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“National Socialism is not a cult-movement - a movement for worship; it is exclusively a 'volkic' political doctrine based upon racial principles. In its purpose there is no mystic cult, only the care and leadership of a people defined by a common blood-relationship.”1 The Fuhrer of Germany Adolf Hitler speaking highly of National Socialism in one of the September 1938 Nuremburg rallies. Although Hitler makes National Socialism appear noble, a problem is present in this ideology: racism. Where was Hitler’s conclusive proof that such a mighty Aryan race existed? It was this aspect that made Nazism despised throughout the west, especially with the horrifying discovery of the holocaust. Fascist Nazism reigned over Germany until May 1945 when, on the 8th day, Germany surrendered in the Second World War. With Hitler dead, the process of ridding Germany of his racist Nazi legacy – denazification – began. Germany was subsequently split into four different sections as agreed to at the Potsdam conference during July and August of 1945. Britain, the United States, the Soviet Union and France each gained a section of Germany to preside over. Berlin, despite being in the Soviet’s section, was also quartered. Although each nation had its own ideas on how to address Germany, they all placed denazification high up on their respective agendas. However, their methods of achieving this varied. Britain occupied the northwest region. Historian Constantine FitzGibbon states in his book Denazification that the Germans saw the British (as well as the Americans) as “liberators.”2 To address denazification, the Supreme Headquarters Allied Expeditionary Forces (SHAEF) created a Special Branch. This Branch was given a list of rules and regulations to use in the event of arresting or dismissing someone believed to be an active Nazi. They were also given questionnaires known as the Fragebogen for the suspects to fill in. However, the British forces were reluctant to carry out SHAEF policies in their region, preferring to remove Nazi activists from positions of authority rather than carry
<http://www.hitler.org/speeches/09-06-38.html> FitzGibbon, “Denazification”, Michael Joseph Ltd, London, 1969 p87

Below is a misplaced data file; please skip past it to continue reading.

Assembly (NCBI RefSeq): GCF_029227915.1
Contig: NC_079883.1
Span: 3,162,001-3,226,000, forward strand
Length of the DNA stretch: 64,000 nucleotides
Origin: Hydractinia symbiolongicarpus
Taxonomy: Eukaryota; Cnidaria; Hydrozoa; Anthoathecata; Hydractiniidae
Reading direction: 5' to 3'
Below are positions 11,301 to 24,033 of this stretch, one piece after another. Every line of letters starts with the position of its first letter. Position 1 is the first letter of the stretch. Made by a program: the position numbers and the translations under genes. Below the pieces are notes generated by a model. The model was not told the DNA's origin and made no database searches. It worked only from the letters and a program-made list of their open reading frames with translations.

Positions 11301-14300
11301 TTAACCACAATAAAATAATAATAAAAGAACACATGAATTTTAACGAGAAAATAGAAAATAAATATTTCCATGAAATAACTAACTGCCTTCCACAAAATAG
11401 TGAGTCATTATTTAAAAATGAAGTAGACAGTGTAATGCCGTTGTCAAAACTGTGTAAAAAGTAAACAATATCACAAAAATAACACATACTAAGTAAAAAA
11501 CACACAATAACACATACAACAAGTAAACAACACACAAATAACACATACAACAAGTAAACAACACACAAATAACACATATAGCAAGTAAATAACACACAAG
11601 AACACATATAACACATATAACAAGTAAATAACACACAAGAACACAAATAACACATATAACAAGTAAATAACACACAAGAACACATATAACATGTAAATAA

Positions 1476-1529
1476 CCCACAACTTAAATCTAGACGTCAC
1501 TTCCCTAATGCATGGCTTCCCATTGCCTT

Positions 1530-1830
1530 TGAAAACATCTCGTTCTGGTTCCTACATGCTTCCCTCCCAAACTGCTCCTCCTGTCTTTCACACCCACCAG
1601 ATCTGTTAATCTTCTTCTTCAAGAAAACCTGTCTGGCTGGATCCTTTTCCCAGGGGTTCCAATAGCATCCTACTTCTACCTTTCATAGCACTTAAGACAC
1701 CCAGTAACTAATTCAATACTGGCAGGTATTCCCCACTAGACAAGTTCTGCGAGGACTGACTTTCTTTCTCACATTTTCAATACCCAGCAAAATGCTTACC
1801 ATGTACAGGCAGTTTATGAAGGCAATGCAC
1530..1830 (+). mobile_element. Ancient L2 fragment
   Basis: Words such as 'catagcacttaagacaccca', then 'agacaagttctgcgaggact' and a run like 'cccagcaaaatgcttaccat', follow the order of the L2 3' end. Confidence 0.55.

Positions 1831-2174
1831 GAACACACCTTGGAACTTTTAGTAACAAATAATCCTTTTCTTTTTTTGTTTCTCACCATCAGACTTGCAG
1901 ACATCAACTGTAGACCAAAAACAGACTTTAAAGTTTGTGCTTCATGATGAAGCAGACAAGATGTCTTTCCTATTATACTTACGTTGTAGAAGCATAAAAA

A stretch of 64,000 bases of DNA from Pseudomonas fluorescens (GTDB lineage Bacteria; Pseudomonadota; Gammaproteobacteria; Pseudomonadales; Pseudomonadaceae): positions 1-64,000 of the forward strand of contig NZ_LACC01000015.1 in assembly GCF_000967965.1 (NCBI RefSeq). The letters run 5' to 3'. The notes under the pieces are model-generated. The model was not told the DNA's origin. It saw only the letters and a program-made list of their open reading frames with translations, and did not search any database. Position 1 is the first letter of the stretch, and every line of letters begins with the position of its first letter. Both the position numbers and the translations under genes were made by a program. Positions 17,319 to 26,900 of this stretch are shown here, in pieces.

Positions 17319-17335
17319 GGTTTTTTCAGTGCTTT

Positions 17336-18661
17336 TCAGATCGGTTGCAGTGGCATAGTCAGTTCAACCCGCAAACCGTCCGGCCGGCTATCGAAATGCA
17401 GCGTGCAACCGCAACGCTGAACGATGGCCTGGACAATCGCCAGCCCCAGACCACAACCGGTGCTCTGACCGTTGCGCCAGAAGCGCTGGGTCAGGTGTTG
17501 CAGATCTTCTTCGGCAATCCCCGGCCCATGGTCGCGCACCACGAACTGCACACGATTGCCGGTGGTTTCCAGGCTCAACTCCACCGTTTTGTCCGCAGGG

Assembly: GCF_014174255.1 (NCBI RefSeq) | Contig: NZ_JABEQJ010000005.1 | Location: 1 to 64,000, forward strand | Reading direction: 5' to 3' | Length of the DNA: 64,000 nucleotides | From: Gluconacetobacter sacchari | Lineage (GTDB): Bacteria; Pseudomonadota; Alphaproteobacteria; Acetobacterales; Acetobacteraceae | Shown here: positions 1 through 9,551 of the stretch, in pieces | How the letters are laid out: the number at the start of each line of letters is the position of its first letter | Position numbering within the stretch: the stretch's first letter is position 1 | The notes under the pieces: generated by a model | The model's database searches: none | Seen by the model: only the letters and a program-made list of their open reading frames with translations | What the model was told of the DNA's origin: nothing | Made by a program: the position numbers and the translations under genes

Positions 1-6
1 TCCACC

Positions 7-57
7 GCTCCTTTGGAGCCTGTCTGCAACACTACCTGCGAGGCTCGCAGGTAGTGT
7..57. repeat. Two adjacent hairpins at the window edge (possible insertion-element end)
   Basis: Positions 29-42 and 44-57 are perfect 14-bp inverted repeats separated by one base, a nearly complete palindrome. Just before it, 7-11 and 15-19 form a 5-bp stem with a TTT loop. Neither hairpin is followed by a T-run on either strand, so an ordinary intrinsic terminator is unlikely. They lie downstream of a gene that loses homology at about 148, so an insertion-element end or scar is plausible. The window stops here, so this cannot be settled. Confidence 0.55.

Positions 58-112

out a full scale National Socialist purge like the Americans. General Robertson, the British Military Governor, said “we wish the German administration…to be staffed with people who are not dangerous to the aims of the occupation.”3 Effectively, the British forces only wished to remove Nazis who opposed their objectives during the occupation process. The first execution of British denazification policy was by ordering town mayors to submit lists of officials highlighting their party affiliations. A Nazi discovered through this process was either dismissed or interned as dangerous. British Military Government officers would also base their denazification actions on an instruction that defined Nazi removals in two different ways: dismissal and suspension. Germans who were either members of the Nazi party before April 1933, held office in a Nazi organisation or were employed by the Gestapo fell into the first category of removal. Germans who were regarded as active Nazis or “convinced supporters of the regime”4 fell into the second category. Ian Turner states in the book Reconstruction of post-war Germany that Britain’s aim was to “remove the “big Nazis” whilst leaving mere followers in peace.”5 This tactic proved to be a double edged sword: on one hand, people who followed the Nazis as a result of intimidation and meant no harm to society were spared from removal. However, this approach gave serious Nazi officials the opportunity to lie low in less authoritative roles and re-emerge once the denazification process was over. Therefore, the British denazification process experienced limited success: it ensured a fair system of judging Germans on their roles in Nazi Germany rather than by mere association, however it provided a way for the serious Nazi officials to hide during the denazification process, thus not fully wiping out Nazi influence in the region. The Americans, predominantly situated in the southeast, carried out more elaborate methods of denazification compared to the British. Professor Volker Rolf Berghahn states in his book Modern Germany that the American officials were “convinced that Nazism